Senate Bill 58: To be known as the Tim Tebow Act, this bill would have entitled students taught by a private tutor and those enrolled in a church school to participate in extracurricular activities at public school or a nonpublic school, if the nonpublic school would have permitted it. HSLDA took a neutral position on this bill.
Senate Bill 347: This bill would have increased the compulsory attendance age from 17 to 18 for all students. If a child turned 18 during the school year, he or she would have been required to remain enrolled for the rest of the year. Even at the end of the school year, a child over the age of 18 would only have been permitted to withdraw from school prior to graduation if the parent had consented and the school conducted an exit interview with the parent and child. HSLDA opposed this bill as an unreasonable expansion of state control over education.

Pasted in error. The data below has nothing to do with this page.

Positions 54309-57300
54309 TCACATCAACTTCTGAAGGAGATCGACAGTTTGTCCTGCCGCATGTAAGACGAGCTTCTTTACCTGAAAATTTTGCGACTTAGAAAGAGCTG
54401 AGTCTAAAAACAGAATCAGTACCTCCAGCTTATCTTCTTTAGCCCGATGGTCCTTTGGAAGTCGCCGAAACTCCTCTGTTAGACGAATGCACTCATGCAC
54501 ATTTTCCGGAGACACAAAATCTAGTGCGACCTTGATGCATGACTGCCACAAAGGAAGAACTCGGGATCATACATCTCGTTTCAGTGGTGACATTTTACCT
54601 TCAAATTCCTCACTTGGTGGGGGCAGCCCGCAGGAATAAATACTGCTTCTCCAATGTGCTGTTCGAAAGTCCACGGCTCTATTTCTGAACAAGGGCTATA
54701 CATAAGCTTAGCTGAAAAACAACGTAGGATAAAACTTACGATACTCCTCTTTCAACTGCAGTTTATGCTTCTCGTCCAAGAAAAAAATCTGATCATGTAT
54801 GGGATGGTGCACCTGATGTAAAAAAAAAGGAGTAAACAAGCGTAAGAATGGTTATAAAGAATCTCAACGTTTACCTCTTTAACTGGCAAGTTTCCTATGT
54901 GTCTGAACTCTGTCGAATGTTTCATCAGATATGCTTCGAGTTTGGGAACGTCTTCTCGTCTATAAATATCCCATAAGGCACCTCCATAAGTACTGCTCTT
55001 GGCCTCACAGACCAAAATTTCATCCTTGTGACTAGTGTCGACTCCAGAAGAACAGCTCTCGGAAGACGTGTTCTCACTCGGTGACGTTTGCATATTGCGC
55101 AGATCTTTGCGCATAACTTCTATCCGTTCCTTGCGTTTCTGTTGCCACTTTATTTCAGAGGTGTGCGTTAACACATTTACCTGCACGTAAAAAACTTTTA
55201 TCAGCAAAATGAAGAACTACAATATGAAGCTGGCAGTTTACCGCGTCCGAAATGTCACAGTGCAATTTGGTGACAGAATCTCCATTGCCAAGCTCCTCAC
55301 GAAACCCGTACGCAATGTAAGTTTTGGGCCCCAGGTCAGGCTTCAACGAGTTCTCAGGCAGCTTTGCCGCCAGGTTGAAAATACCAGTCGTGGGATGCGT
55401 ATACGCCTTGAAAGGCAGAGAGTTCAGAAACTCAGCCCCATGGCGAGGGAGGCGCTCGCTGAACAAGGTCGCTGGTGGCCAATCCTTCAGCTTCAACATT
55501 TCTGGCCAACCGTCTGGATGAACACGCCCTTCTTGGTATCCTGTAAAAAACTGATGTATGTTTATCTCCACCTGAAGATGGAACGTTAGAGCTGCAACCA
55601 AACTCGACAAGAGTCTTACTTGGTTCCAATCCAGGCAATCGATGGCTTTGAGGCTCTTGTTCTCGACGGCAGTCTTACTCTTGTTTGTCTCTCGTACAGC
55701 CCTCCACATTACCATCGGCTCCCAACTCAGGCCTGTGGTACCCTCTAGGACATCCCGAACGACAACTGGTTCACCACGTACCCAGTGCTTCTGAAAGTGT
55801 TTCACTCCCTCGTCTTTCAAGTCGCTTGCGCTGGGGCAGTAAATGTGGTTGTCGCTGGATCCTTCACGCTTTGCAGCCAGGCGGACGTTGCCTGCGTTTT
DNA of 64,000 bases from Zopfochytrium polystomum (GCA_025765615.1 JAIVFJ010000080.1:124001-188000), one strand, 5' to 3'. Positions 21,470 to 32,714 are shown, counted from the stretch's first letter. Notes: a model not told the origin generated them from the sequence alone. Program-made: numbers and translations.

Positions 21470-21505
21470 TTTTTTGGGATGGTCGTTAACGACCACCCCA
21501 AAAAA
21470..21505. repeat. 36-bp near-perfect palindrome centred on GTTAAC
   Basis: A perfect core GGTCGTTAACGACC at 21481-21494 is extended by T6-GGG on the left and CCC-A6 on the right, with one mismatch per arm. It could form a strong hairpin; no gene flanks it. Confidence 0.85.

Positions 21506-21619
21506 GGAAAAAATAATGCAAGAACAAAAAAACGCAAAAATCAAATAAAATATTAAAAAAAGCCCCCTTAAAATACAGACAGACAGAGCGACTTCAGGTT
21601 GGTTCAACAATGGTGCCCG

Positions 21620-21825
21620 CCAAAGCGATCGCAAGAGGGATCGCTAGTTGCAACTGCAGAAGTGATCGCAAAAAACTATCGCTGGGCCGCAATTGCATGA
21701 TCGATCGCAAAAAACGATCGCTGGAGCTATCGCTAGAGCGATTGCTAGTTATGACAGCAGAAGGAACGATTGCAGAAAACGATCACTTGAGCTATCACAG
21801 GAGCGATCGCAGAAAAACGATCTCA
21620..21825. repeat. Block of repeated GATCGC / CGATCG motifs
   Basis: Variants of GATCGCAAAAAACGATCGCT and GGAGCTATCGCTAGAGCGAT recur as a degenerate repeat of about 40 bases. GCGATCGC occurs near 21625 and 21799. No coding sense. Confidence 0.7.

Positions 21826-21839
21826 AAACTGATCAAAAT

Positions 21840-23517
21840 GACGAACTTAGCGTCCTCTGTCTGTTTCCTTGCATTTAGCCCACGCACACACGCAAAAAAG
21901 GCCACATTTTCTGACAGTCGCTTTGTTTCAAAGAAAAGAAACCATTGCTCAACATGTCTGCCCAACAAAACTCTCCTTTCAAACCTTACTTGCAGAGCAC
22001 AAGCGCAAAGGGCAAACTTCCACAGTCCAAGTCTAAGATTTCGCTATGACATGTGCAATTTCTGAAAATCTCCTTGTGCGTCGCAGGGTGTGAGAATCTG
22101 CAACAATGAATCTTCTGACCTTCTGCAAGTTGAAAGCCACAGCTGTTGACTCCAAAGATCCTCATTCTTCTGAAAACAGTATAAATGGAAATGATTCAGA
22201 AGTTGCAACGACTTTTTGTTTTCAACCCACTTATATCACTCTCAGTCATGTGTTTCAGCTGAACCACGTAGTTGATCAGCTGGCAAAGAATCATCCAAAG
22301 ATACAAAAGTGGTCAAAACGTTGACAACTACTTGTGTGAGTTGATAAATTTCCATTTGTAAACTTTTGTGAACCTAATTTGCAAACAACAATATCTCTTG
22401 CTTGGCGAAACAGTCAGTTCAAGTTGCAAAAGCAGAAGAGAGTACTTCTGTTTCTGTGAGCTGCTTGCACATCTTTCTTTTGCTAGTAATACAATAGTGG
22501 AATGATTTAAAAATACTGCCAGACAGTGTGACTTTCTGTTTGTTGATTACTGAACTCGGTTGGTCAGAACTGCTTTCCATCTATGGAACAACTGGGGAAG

On May 18, 2009, Governor Bob Riley signed into law Senate Bill 334, raising the compulsory school attendance age for all students in Alabama from 16 to 17 years old. Students of any age who have completed high school graduation requirements for public schools are eligible for an exemption from further attendance. Presumably, this exemption would include not only public school students but also students in other educational settings if they were taught the public school curriculum. Alabama recognizes four means of meeting the compulsory attendance requirements: public school, private school, church school, and private tutor. The statutory law of Alabama contains no express provision for homeschooling.